The components of gimbal ball 20 can be used to establish various levels of rotation. For example, a first level of rotation can be established between gimbal 30 and gimbal 32. Gimbal 30 includes joints 50, and gimbal 32 includes complementary joints 52. Joints 50 and 52 can be configured complementarily for mutual engagement, so that gimbal 30 and gimbal 32 can rotate or pivot relative to one another about a yaw axis Y. Arrow 54 shows the rotational direction of gimbal 30 with reference to yaw axis Y. Such rotation may be referred to as yaw rotation and/or azimuthal rotation. In the illustrated embodiment, gimbal 30 is designed to provide minor (approximately ±4 degrees) rotation about the yaw axis; however, more generally, gimbal 30 may be used to provide any suitable or desired rotation (including a narrower or wider rotation range). Rotation of gimbal 30 can be used to make fine adjustments to the orientation of the payload, while larger adjustments and/or adjustments about a different axis can be made by subsequently described components of the gimbal assembly.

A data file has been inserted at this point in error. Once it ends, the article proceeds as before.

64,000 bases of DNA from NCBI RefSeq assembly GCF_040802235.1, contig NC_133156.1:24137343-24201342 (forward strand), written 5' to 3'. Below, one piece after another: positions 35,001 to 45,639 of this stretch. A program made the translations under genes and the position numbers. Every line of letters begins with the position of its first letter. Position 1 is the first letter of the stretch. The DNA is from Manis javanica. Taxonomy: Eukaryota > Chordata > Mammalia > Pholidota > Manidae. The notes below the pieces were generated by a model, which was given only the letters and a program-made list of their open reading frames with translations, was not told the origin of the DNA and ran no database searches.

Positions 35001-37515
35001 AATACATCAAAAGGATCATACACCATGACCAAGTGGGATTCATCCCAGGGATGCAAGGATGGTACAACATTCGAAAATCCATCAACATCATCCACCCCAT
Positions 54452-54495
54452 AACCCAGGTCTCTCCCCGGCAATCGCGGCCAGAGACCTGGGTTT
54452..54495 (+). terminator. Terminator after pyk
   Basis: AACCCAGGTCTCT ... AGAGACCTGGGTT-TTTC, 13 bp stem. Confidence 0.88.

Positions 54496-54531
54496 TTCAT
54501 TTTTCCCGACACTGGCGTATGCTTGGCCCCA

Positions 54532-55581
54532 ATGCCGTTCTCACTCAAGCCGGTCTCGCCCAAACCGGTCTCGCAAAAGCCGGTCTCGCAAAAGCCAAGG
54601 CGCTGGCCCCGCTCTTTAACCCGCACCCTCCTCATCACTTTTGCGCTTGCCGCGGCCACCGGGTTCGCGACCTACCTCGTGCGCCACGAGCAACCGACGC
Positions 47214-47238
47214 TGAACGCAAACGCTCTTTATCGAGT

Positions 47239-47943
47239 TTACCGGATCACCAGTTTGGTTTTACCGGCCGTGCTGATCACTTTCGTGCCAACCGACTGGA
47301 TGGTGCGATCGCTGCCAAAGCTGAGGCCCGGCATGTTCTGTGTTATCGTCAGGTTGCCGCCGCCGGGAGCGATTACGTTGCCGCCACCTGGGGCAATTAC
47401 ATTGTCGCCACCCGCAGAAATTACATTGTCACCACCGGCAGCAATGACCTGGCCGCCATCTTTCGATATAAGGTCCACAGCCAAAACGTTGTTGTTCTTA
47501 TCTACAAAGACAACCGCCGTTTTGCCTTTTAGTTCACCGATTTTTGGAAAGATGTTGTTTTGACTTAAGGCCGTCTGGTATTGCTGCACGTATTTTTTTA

A second level of rotation can be established between gimbal 32 and gimbal 34. Minor-pitch gimbal 32, also referred to as an inner elevation yoke, includes joints 56, and gimbal 34 includes complementary joints 58. Joints 56 and 58 can be configured complementarily for mutual engagement, so that gimbal 32 and gimbal 34 can rotate or pivot relative to one another about a pitch axis P. Arrow 60 shows the rotational direction of gimbal 32 with reference to pitch axis P. Such rotation may be referred to as pitch rotation and/or elevational rotation. Such rotation is translated to gimbal 30 so that a payload mounted to gimbal 30 also rotates about the pitch axis. In the illustrated embodiment, pitch axis P is perpendicular to yaw axis Y by virtue of the relative positioning of joints 52 and 56. As shown in